Football player transfer conceptThere’s a certain breed of football fan that seems to prefer to see their club sign players than actually win trophies. It’s an odd way to approach the sport, but there’s no denying that football transfers are big business, not only for the people involved but also for the bookmakers.

You will find a number of bookies offer markets on whether or not a player will move club, where they’ll end up next and so on. Here’s a look at that market.

The Transfer Window

Transfer window stamp


Before we look at the market itself it’s worth taking a moment to explain the way that transfers tend to work in Europe. In the years after the turn of the millennium, there was a lot of talk about how football was different from other industries insomuch as they had laws that said that people could serve a notice period and move to a new job after that notice had been served.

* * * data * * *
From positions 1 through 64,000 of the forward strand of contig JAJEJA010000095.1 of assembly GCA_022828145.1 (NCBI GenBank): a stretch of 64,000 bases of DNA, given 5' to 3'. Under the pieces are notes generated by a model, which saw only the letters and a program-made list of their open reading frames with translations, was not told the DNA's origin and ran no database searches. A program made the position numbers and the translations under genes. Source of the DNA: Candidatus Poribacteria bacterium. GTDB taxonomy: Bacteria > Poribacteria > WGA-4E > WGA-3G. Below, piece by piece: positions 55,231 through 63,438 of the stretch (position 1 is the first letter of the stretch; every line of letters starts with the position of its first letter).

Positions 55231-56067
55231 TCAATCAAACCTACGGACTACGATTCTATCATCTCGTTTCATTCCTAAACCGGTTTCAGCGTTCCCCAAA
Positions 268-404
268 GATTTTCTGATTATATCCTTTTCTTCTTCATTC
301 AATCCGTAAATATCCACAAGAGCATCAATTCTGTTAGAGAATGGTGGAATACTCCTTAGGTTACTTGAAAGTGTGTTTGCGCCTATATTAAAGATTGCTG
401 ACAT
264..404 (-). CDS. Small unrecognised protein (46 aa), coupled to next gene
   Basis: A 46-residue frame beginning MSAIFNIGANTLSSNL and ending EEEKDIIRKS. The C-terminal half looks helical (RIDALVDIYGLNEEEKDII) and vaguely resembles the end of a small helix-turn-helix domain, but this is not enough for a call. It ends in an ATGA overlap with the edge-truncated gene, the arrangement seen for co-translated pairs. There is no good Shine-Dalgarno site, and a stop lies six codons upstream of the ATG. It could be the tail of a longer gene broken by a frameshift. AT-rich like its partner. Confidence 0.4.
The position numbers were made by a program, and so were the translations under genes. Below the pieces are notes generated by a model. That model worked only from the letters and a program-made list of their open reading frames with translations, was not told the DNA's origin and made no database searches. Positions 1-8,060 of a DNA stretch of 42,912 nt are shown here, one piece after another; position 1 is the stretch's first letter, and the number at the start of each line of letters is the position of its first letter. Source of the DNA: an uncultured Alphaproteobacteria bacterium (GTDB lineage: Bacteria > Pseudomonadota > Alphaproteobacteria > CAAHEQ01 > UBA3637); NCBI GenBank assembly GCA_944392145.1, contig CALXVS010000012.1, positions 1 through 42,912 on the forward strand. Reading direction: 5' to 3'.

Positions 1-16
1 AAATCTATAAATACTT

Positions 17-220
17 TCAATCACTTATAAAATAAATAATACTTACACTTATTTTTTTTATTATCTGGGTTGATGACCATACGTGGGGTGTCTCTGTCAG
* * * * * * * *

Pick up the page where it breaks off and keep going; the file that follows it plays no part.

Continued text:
There were fears that football could go down the same route, with players moving whenever they wanted and the clubs that owned them given no real compensation. As a result, a compromise was struck with the European Commission that saw two distinct windows introduced, during which times players could be transferred from one club. To another provided sufficient compensation was agreed between the two clubs.

Summer & Winter Windows

Each league decides upon how its own transfer windows will work, but they are generally in the summer and in the winter. Having been introduced to the Premier League ahead of the 2002-2003 season, the English top-flight decided in 2017 that the summer window would run from the first of June until the Thursday before the start of the next campaign. The winter window typically runs from the first of January until the end of the month.